Rashida Tlaib, wearing a kaffiyeh, holds a photo of her Palestinian grandmother.

Rep. Rashida Tlaib, wearing a kaffiyeh, holds a photo of her Palestinian grandmother during a House debate on whether to censure her.

(Photo: screen grab)

Israel-Gaza War Set to Splinter Democratic Party

If the party’s leadership wants to succeed in 2024 and beyond, they will need to intervene—before it's too late.

The war over Gaza has had an explosive and surprising impact on the cohesion of the Democratic coalition. For decades now, the American body politic has been fractured mainly over critical social and cultural issues ranging from race and gender to guns and immigration—more often than not with Republicans on one side and Democrats on the other. Only in rare instances have foreign policy concerns entered the equation and never in the way that Israel/Palestine has in recent weeks.

The few occasions when the Middle East has become a deeply partisan issue in the past involved Republicans recruiting Israeli Prime Minister Benjamin Netanyahu to score points against a Democratic president. The first was when then-Speaker of the House of Representatives Newt Gingrich invited Netanyahu to address a joint session of Congress to crown the GOP’s efforts to sabotage President Bill Clinton’s work in supporting the Oslo peace process. The other was when then-Speaker John Boehner invited Netanyahu to try to defeat President Barack Obama’s Iran nuclear deal. Over the long haul, both efforts ultimately bore fruit, putting obstacles in the way of peace and paving the way for President Donald Trump’s scuttling the nuclear deal.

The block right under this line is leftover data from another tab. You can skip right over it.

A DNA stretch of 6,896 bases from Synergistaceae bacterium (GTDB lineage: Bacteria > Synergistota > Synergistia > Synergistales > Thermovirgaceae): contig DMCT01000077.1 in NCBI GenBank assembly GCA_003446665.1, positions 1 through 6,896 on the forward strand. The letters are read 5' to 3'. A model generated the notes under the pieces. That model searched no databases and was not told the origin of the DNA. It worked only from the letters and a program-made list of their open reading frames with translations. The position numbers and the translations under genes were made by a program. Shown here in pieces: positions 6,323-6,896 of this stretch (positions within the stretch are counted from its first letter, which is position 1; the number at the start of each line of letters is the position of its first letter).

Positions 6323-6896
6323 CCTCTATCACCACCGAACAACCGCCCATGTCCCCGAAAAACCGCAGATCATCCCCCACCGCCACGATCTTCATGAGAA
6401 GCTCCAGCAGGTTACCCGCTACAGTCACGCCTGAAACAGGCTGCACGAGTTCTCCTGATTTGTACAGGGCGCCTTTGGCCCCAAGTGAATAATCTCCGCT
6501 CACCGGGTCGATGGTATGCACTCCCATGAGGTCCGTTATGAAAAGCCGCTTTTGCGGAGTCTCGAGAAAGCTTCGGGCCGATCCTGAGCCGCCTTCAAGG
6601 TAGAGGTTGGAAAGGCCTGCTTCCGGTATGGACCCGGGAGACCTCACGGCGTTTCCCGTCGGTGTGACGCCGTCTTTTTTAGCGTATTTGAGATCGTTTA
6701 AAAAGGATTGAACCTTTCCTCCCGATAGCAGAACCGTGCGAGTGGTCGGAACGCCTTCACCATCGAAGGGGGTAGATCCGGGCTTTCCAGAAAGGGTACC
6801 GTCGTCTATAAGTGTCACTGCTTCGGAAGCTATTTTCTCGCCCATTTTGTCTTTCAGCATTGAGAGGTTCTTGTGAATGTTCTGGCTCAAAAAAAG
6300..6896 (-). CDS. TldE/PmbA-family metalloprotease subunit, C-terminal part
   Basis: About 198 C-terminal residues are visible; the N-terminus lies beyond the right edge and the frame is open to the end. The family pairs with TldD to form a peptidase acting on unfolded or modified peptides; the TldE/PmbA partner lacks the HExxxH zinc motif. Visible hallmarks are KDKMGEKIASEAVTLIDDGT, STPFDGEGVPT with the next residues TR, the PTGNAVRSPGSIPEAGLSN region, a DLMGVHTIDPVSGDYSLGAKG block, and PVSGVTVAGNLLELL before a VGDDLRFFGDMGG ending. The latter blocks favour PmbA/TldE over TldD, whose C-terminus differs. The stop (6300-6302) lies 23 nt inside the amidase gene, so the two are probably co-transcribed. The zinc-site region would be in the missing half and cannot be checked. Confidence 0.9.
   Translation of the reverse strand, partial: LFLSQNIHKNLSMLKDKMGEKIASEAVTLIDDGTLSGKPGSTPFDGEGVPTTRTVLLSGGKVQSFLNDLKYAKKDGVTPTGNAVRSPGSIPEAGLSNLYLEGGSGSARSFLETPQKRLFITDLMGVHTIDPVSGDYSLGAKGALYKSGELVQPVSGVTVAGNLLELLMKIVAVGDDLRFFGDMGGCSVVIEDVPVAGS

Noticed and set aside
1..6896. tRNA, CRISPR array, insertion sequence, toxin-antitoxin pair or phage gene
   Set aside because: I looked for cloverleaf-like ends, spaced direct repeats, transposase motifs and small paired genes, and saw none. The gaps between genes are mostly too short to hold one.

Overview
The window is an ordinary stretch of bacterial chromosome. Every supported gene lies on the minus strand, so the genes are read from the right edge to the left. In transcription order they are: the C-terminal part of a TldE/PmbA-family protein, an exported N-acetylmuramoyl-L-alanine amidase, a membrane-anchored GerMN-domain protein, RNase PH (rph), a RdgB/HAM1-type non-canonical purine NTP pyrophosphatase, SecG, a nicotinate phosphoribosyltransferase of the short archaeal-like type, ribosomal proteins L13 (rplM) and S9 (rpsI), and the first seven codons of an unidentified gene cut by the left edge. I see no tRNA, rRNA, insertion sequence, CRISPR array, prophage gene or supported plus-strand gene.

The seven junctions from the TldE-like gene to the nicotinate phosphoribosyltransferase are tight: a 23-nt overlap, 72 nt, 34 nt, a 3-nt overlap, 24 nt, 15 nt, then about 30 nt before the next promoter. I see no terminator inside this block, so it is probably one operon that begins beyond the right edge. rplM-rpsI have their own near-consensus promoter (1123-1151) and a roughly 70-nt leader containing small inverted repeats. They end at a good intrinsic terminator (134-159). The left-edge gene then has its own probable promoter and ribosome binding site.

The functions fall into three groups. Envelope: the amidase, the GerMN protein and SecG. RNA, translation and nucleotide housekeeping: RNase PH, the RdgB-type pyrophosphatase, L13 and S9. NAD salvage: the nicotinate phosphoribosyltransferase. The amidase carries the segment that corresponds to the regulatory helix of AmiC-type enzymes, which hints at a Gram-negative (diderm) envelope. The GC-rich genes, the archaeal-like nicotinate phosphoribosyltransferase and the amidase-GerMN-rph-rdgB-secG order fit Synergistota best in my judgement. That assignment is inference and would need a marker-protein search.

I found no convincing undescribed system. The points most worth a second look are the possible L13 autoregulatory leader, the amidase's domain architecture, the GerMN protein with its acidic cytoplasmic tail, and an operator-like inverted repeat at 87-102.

As contentious as these issues were, they were largely confined to Washington and never filtered down to the grassroots of politics in the way that Israel/Palestine has in today’s fraught political environment. Both support for the peace process and the Iran deal remained partisan issues and neither had broad appeal, nor mass demonstrations in favor of or opposed to either concern.

Hamas’ October 7th deadly attack on Israelis and the now month-long Israeli brutal assault on Gaza have been quite different. In the first place, these events viscerally impacted both of the affected communities—American Jews and Arab/Palestinian Americans. Seeing the scenes and hearing the reports of the wanton slaughter, the Jewish community was horrified. It evoked the painful trauma of the Holocaust and pogroms of their past and feelings of their vulnerability.

Palestinians and Arabs recoiled in shock and anger when it became clear from Israel’s devastating bombings of Gaza and the racist, genocidal language used by Israeli leaders that this wouldn’t be like previous attacks on Gaza. With thousands dead, one-half of the dwellings in Gaza City and its environs destroyed, and witnessing the scenes of hundreds of thousands of Palestinians fleeing for their lives to an uncertain future in the southern part of the impoverished Strip, Palestinian and Arab Americans saw the Nakba playing out in real time. Here too there was vulnerability and trauma.

What is unfolding in Gaza and here in the US has resonated with the very component groups that Democrats have long seen as essential to their electoral victories.